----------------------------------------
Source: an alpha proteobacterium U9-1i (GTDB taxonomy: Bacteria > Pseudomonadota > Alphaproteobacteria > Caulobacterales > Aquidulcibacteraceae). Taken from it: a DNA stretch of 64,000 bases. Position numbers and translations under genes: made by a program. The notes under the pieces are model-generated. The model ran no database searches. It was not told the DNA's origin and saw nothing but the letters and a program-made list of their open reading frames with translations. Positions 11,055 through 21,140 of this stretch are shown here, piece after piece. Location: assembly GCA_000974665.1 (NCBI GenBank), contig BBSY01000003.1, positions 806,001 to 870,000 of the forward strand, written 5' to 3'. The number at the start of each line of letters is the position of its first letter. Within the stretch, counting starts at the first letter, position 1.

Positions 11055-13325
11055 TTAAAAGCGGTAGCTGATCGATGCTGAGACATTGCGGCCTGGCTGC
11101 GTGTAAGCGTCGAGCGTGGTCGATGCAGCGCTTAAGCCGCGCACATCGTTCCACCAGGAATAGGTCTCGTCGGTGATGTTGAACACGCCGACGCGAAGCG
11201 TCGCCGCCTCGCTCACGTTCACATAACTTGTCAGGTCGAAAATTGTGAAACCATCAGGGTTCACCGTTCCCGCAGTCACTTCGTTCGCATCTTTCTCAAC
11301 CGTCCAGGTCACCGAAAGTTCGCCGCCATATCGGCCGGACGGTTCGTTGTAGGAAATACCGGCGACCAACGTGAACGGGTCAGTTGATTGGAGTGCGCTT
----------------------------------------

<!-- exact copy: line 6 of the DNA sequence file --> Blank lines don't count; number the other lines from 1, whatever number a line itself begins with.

11301 CGTCCAGGTCACCGAAAGTTCGCCGCCATATCGGCCGGACGGTTCGTTGTAGGAAATACCGGCGACCAACGTGAACGGGTCAGTTGATTGGAGTGCGCTT